Chinese New Year 2013, The Year of The Snake
In 2013, February 10th marks the Chinese New Year, which accounts for the scarlet decorations in Chinatowns across the U.S., as well as massive celebrations in China and other parts of the world. If you’ve ever wondered why the Chinese celebrate New Year on different dates, or the origins of many of their New Year traditions, read on.
New Year, New Moon
Blame different calendars for the discrepancy between the timing Chinese New Year and the January 1st New Year as celebrated in other areas of the world. Unlike the calendar used in many Western countries, the Chinese traditionally use a lunisolar calendar, which takes into account moon phase as well as the position of the earth in its orbit around the sun. For those of us who live according to the Gregorian Calendar, calculated by the Earth’s movements around the sun, the beginning of the Chinese New Year takes place on a different date each year.
The Reason for the Red
Turns out that the Chinese got the idea to drape everything in red as a way of scaring off the Nian, a rather fierce mythical creature with a penchant for eating children and generally creating a rumpus. Legend has it that the creature had a few weaknesses, including a distaste for the color red. Since Chinese villagers weren’t keen on having their children or crops eaten, they began using red lanterns and scrolls to keep the creature at bay.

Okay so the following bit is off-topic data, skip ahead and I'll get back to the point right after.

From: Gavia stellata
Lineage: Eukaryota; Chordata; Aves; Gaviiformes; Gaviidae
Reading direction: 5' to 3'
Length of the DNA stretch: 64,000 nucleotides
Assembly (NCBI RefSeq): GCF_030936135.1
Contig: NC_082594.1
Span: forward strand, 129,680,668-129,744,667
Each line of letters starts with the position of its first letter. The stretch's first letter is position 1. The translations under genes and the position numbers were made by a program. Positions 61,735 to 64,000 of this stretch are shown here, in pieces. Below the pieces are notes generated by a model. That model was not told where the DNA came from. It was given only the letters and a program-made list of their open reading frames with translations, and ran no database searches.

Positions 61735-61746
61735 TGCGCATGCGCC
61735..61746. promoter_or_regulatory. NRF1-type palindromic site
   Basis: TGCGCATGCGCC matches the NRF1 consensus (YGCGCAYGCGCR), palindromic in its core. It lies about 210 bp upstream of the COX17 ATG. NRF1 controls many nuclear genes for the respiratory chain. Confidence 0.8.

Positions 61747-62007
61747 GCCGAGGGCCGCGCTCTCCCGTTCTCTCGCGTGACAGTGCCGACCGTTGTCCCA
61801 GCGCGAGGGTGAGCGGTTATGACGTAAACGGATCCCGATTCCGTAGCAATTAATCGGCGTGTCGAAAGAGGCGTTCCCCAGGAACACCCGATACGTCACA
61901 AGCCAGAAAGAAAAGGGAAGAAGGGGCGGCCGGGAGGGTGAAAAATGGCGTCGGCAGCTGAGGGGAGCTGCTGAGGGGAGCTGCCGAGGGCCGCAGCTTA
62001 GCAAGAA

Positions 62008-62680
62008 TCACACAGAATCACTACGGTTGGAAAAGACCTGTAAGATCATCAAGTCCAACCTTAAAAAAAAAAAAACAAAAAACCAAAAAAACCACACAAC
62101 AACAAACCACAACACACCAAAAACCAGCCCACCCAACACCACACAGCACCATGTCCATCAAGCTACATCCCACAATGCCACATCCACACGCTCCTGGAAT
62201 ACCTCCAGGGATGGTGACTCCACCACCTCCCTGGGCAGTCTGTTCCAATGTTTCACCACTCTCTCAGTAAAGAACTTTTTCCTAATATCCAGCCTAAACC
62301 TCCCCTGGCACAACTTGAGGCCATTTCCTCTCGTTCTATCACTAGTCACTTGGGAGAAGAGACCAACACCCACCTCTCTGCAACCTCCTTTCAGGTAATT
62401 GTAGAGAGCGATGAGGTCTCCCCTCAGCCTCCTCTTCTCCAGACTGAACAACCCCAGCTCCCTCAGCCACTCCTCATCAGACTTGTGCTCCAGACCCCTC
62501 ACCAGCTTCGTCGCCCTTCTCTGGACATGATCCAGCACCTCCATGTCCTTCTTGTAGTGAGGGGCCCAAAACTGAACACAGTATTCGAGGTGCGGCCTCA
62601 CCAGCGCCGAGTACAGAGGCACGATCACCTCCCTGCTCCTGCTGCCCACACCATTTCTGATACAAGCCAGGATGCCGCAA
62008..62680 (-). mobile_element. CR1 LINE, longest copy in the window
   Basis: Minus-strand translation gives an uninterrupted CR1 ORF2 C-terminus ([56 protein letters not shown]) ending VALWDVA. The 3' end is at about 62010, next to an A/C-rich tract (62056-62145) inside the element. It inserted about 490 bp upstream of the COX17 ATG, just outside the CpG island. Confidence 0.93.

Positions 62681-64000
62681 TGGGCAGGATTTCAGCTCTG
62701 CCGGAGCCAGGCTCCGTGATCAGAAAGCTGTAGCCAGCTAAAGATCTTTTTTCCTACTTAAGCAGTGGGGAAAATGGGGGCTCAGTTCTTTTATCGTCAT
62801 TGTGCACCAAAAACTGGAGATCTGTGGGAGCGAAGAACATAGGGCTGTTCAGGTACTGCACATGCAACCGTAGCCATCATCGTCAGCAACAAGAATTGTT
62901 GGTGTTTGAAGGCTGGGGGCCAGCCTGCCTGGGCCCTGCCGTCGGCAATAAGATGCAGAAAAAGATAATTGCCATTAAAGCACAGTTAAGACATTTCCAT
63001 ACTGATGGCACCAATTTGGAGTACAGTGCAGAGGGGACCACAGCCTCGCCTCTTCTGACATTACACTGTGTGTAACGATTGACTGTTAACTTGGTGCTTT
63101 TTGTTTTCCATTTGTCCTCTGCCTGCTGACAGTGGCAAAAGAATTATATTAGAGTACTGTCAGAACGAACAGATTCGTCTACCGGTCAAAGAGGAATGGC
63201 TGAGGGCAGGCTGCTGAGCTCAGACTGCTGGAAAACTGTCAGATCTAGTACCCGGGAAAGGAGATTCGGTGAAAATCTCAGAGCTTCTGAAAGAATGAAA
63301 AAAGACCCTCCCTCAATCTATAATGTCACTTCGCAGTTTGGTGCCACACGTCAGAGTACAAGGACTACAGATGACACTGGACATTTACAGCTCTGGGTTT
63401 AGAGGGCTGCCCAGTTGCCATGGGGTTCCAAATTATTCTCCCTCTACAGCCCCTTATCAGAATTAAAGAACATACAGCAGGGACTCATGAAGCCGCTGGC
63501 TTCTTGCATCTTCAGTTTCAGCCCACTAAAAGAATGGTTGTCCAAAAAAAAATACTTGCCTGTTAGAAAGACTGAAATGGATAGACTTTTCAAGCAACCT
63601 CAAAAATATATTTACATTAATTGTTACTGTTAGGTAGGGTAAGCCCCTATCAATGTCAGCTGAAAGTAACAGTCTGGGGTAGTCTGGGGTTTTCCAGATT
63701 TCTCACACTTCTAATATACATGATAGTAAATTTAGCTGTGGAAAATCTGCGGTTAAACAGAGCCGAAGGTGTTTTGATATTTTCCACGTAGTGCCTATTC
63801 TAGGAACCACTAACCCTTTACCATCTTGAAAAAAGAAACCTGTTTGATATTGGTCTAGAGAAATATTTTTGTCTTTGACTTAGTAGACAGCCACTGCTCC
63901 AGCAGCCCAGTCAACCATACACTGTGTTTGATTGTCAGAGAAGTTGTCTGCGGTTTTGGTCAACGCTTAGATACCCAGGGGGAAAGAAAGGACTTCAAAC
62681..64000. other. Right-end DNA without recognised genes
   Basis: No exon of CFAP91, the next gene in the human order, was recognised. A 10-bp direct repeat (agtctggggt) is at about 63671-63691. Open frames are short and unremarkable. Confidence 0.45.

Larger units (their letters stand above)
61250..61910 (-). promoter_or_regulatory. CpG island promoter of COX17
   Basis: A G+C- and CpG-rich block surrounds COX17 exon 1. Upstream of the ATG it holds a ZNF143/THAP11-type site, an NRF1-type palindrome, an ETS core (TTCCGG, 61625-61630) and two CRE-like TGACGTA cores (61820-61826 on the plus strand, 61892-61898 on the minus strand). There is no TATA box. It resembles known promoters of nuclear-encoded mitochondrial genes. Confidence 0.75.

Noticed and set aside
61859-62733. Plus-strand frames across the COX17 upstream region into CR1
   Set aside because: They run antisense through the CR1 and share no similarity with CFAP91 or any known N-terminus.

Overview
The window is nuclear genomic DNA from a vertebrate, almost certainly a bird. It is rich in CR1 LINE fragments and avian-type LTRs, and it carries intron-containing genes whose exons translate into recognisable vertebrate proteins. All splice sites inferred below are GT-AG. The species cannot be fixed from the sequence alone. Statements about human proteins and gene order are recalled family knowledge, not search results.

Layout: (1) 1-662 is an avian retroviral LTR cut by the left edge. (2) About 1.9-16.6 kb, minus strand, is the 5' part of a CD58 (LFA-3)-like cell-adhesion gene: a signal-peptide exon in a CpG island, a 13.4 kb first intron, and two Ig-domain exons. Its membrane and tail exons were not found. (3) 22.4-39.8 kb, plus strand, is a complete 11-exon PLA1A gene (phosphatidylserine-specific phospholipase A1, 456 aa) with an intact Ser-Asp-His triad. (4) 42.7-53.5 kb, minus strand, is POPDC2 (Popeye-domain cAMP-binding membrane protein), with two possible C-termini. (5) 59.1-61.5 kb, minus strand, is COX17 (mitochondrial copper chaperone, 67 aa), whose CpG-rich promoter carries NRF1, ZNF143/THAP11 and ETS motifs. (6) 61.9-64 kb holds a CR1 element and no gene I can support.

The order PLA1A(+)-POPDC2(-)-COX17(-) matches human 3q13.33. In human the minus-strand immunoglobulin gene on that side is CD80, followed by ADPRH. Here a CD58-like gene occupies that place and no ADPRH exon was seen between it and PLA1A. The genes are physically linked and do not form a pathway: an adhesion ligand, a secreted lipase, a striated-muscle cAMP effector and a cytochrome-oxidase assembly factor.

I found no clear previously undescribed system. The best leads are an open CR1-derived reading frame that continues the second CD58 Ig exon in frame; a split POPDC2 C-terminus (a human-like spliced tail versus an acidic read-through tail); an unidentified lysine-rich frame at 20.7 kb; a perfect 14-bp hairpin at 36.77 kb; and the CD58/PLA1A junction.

In many cultures, a ritual housecleaning is part of every New Year’s celebration, and the Chinese are no exception. Prior to the first day of Chinese New Year, celebrants give their homes a good cleaning, in part to get rid of any accumulated bad luck from the previous year. Individuals and families may also do a bit of household and personal redecorating at this time: Homes may get a new coat of paint and people might get new haircuts or some new clothes to mark the turning of the year.
The Chinese make the U.S. tradition of celebrating New Year over just two days seem puny and pathetic. Prior to Chinese New Year, celebrants begin their preparations, which include eating a special rice porridge and cleaning their homes. The Chinese then celebrate New Year’s eve with a special dinner and fireworks at midnight. The celebrations continue with visits to relatives, giving gifts of cash (stuffed in red envelopes) and eating special foods over a period of 15 days.
Communities traditionally celebrate Chinese New Year with midnight fireworks. Unfortunately, this poses a public safety hazard and some governments have banned their use, though it should be noted that local government authorities, at least in some countries, are disinclined to enforce bans during New Year celebrations.
Tags: Chinese New Year